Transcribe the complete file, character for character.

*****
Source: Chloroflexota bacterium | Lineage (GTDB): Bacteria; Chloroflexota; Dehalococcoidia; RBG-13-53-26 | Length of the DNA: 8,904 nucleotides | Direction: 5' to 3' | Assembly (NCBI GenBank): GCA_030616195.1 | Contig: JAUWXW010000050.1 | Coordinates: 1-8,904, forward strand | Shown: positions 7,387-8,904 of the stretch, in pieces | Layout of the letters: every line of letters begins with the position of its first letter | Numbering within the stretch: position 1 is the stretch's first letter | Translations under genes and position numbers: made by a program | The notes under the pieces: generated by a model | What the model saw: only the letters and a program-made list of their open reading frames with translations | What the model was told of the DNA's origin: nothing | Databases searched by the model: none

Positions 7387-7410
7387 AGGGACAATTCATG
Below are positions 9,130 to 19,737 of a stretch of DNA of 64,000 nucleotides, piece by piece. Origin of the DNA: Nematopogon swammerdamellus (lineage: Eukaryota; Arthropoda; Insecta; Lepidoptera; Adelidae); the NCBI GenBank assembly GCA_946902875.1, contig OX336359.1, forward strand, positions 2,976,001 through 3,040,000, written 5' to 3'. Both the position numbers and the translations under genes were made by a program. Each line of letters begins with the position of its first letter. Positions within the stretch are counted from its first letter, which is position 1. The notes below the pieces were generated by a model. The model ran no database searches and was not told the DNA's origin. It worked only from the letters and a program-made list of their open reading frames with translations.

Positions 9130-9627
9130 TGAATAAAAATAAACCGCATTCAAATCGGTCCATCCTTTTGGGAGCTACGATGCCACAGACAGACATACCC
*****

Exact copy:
Source: Chloroflexota bacterium | Lineage (GTDB): Bacteria; Chloroflexota; Dehalococcoidia; RBG-13-53-26 | Length of the DNA: 8,904 nucleotides | Direction: 5' to 3' | Assembly (NCBI GenBank): GCA_030616195.1 | Contig: JAUWXW010000050.1 | Coordinates: 1-8,904, forward strand | Shown: positions 7,387-8,904 of the stretch, in pieces | Layout of the letters: every line of letters begins with the position of its first letter | Numbering within the stretch: position 1 is the stretch's first letter | Translations under genes and position numbers: made by a program | The notes under the pieces: generated by a model | What the model saw: only the letters and a program-made list of their open reading frames with translations | What the model was told of the DNA's origin: nothing | Databases searched by the model: none

Positions 7387-7410
7387 AGGGACAATTCATG
Below are positions 9,130 to 19,737 of a stretch of DNA of 64,000 nucleotides, piece by piece. Origin of the DNA: Nematopogon swammerdamellus (lineage: Eukaryota; Arthropoda; Insecta; Lepidoptera; Adelidae); the NCBI GenBank assembly GCA_946902875.1, contig OX336359.1, forward strand, positions 2,976,001 through 3,040,000, written 5' to 3'. Both the position numbers and the translations under genes were made by a program. Each line of letters begins with the position of its first letter. Positions within the stretch are counted from its first letter, which is position 1. The notes below the pieces were generated by a model. The model ran no database searches and was not told the DNA's origin. It worked only from the letters and a program-made list of their open reading frames with translations.

Positions 9130-9627
9130 TGAATAAAAATAAACCGCATTCAAATCGGTCCATCCTTTTGGGAGCTACGATGCCACAGACAGACATACCC